Educational intervention is provided by resource room teachers and educational assistants who work with children individually or in small groups. Typically, groups meet three to four times per week. A variety of settings are appropriate for the TEACH phase, ranging from:

  • One-on-one instruction
  • Small groups of similarly profiled children
  • Resource rooms (pullout model)
  • A small area within a classroom (classroom support model)

 

Search & Teach

Archie Silver & Rosa A. Hagin A Programme Designed for Young Children   Search & Teach™ is a programme designed to locate children vulnerable to learning failure and to offer educational intervention before failure has occurred. The programme is a prescriptive approach designed to prevent problems by building those neuropsychological skills necessary for progress in reading, writing and spelling.   SEARCH, the first part of the programme, enables the teacher to identify children who are at risk for learning problems and to assess strengths and weaknesses in those skills basic to school learning. SEARCH is an individual test for children approximately 5¼ – 6½yrs years of age.   TEACH provides a range of learning activities from which a teacher can select those appropriate to the individual profile of assets and deficits which the scanning in SEARCH has revealed. Learning activities, or tasks, are organised according to modality clusters.   Drs Silver and Hagin believe that, unlike their classmates, vulnerable children have for various reasons failed to develop those skills basic to school learning through maturational processes and formal and informal educational experiences prior to first grade. These skills have been found to be basic to academic learning. They are teachable skills which vulnerable children can be helped to acquire through systematic intervention. TEACH organises these skills into clusters of directed experiences aimed towards developing those neuroperceptual skills which have not been acquired through maturation and prior formal and informal learning experiences. After scanning pre-school and first-grade groups, and profiling the scores obtained, the teacher can then study the patterns of individual children to make plans for teaching.

Background to SEARCH and TEACH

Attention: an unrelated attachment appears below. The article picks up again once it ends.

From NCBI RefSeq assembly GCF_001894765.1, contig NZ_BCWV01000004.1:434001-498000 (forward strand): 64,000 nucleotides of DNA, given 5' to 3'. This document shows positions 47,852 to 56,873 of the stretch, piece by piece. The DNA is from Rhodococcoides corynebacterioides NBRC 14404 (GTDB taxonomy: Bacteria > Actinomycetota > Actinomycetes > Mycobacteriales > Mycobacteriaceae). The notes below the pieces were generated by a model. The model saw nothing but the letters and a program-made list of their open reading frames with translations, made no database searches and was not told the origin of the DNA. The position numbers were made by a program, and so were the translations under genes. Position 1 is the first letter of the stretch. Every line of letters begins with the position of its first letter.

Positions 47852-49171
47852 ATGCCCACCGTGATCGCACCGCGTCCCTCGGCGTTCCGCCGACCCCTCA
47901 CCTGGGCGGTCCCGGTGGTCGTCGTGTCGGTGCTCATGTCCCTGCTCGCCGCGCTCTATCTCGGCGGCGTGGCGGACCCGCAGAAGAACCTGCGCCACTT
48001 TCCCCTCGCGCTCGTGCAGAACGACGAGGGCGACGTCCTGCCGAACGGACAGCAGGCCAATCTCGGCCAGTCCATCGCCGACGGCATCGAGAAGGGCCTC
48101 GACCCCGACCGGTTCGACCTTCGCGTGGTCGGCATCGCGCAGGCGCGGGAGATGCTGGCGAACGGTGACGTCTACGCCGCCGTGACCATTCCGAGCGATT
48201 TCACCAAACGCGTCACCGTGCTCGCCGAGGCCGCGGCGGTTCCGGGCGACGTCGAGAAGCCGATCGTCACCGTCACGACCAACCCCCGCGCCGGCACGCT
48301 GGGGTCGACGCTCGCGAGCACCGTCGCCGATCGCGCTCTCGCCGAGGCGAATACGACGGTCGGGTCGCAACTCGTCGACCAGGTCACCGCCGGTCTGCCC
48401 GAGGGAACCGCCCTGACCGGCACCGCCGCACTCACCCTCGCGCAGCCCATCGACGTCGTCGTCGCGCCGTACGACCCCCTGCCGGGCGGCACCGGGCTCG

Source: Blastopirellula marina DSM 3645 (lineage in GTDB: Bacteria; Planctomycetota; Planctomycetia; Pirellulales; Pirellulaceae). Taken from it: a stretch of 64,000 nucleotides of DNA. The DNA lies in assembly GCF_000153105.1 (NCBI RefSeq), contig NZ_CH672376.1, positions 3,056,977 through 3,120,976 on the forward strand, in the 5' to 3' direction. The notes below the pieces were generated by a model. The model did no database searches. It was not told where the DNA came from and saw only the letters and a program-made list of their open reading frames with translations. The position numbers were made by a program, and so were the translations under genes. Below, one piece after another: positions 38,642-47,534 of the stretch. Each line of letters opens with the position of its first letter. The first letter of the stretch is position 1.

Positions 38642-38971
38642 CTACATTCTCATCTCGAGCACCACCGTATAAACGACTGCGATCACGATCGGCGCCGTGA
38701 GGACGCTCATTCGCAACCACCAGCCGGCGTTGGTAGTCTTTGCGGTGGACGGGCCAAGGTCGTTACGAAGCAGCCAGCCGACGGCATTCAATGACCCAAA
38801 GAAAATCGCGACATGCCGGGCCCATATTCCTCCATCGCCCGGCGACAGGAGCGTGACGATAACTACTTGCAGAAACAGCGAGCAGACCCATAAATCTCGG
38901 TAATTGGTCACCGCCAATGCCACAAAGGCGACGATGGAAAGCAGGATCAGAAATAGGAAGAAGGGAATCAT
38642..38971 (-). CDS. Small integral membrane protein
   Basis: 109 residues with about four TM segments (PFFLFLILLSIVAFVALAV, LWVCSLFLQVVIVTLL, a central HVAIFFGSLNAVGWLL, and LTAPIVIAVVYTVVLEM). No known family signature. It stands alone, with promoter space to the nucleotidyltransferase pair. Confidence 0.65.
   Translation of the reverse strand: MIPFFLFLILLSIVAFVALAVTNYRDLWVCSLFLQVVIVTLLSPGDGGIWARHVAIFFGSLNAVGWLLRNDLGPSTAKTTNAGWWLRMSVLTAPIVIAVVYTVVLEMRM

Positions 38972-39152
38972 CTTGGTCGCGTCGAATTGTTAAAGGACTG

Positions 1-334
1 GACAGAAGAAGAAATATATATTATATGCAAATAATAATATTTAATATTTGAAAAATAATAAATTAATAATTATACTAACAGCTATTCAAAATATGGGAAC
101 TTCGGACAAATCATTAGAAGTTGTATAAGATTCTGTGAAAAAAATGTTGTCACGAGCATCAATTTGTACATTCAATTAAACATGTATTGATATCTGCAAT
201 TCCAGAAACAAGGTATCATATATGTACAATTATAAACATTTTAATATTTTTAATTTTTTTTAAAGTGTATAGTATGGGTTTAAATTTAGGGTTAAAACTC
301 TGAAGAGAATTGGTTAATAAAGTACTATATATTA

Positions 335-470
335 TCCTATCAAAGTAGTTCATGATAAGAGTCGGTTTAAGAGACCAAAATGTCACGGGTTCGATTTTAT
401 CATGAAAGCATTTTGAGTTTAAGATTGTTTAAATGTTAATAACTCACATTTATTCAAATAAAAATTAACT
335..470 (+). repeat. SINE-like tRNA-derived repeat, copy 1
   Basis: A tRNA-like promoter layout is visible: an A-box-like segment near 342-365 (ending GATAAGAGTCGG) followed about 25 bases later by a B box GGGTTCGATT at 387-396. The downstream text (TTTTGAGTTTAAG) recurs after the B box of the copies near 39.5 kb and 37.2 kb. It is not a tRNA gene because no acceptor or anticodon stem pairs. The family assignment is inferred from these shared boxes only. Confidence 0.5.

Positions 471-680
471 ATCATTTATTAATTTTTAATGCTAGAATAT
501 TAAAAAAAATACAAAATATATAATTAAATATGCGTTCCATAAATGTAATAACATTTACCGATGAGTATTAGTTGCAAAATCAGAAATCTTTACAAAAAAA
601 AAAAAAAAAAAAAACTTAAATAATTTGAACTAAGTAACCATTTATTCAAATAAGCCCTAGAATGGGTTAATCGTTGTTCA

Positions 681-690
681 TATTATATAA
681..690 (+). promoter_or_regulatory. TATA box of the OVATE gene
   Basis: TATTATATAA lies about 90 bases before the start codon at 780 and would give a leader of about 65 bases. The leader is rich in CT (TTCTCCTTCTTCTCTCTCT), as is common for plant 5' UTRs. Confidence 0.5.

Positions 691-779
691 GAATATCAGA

SEARCH had its origin over 25 years ago at the Outpatient Clinic of the Bellevue Psychiatric Hospital, New York where Drs Silver and Hagin worked. It was found that approximately 80{e53a31b7ae5abebb6a07e3088fac4d5faefb0482995da7cb9916f1509f8994f5} of all the children, 8 – 12 years old, referred to the clinic for emotional and behaviour difficulties, were also severely retarded in reading. Their attempts to understand those children, led them to describe a syndrome which accompanies most learning failure.   In 1949, a tutoring programme was started at the Bellevue Hospital Mental Hygiene Clinic, to offer the best of remedial education at that time. A follow-up study done 10 years later revealed that the same perceptual immaturities discovered 10 years previously, were still present. This follow-up study showed that learning disability is a long-term, “tenacious” problem. Drs Silver and Hagin thus realised the following: “We cannot wait for spontaneous maturation which may never occur or which, at best, may occur so late that waves of failure have already engulfed the child. The result is missed educational opportunities and reactive emotional problems.”   Drs Silver and Hagin hypothesised then that a direct attack on the perceptual immaturities, an attempt to train them out by educational stimulation, could accelerate the maturation of lagging functions and so induce the level of neuropsychological maturation necessary for beginning reading. A controlled study to devise and test methods of perceptual stimulation was conducted during 1964-1968. This study showed that deficits in spatial and temporal orientation of the eighty 7-12 year-old boys treated, improved with training. An improvement in oral reading and reading comprehension was also indicated. (Please note: Perceptual stimulation is not intended to be a method for teaching reading, but is directed towards developing the neuropsychological basis for learning.)   In 1969, Drs Silver and Hagin moved their work out of the clinic and into the first grades of the public schools in their area. They chose this point for intervention because it is in first grade that the child’s cognitive development begins to focus on reading. SEARCH therefore evolved from long clinical experience culminating in intensive interdisciplinary examination of all first-graders at Kips Bay School in two successive years (1969-70 and 1970-71). Factor analysis of the data collected helped define SEARCH components (subtests) and to locate the most powerful measures of each component.   The detection of children vulnerable to educational failure led to the following aspect of the programme — intervention. The content of TEACH, originally devised and tested during the perceptual stimulation experiments in 1964-1968, has been adapted for use in resource (remedial) rooms and also with pre-school children. The content of TEACH is therefore the product of many years of discussion, experimentation, evaluation and, revision. Drs Silver and Hagin’s work with SEARCH and TEACH continues to this day at Kips Bay School in New York. It has been replicated in many other schools across the USA and in other parts of the world.   All SEARCH & TEACH materials are available from: Shoestring Press, LLC 14 Witherwood Drive Hamburg, New Jersey 07419 Phone: 973-827-6010 Email: rhagin200@embarqmail.com www.searchandteach.com